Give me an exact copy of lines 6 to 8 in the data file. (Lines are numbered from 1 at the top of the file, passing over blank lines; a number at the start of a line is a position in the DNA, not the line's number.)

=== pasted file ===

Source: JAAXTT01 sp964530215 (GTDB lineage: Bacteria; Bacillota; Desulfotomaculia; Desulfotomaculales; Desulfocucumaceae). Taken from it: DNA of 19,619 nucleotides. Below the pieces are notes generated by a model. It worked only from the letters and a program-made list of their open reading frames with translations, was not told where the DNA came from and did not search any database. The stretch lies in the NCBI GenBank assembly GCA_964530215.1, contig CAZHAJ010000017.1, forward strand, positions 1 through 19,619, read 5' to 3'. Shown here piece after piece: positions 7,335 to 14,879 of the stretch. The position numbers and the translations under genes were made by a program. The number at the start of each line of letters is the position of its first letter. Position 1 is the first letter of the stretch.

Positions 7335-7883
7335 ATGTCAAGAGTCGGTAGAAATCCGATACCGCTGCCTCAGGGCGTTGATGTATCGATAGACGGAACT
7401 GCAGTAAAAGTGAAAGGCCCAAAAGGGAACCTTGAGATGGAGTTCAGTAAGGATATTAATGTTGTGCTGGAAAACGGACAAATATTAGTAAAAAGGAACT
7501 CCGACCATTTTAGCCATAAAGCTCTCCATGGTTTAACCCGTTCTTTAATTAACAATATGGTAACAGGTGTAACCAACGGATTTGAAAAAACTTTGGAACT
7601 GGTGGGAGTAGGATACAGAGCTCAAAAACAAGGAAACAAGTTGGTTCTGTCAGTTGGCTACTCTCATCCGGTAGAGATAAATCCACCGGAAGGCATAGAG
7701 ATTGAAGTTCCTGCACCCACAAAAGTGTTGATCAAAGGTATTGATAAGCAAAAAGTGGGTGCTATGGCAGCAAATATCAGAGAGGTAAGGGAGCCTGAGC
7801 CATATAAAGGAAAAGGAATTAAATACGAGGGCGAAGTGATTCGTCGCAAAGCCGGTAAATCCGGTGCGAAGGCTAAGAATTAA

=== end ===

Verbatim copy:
7601 GGTGGGAGTAGGATACAGAGCTCAAAAACAAGGAAACAAGTTGGTTCTGTCAGTTGGCTACTCTCATCCGGTAGAGATAAATCCACCGGAAGGCATAGAG
7701 ATTGAAGTTCCTGCACCCACAAAAGTGTTGATCAAAGGTATTGATAAGCAAAAAGTGGGTGCTATGGCAGCAAATATCAGAGAGGTAAGGGAGCCTGAGC
7801 CATATAAAGGAAAAGGAATTAAATACGAGGGCGAAGTGATTCGTCGCAAAGCCGGTAAATCCGGTGCGAAGGCTAAGAATTAA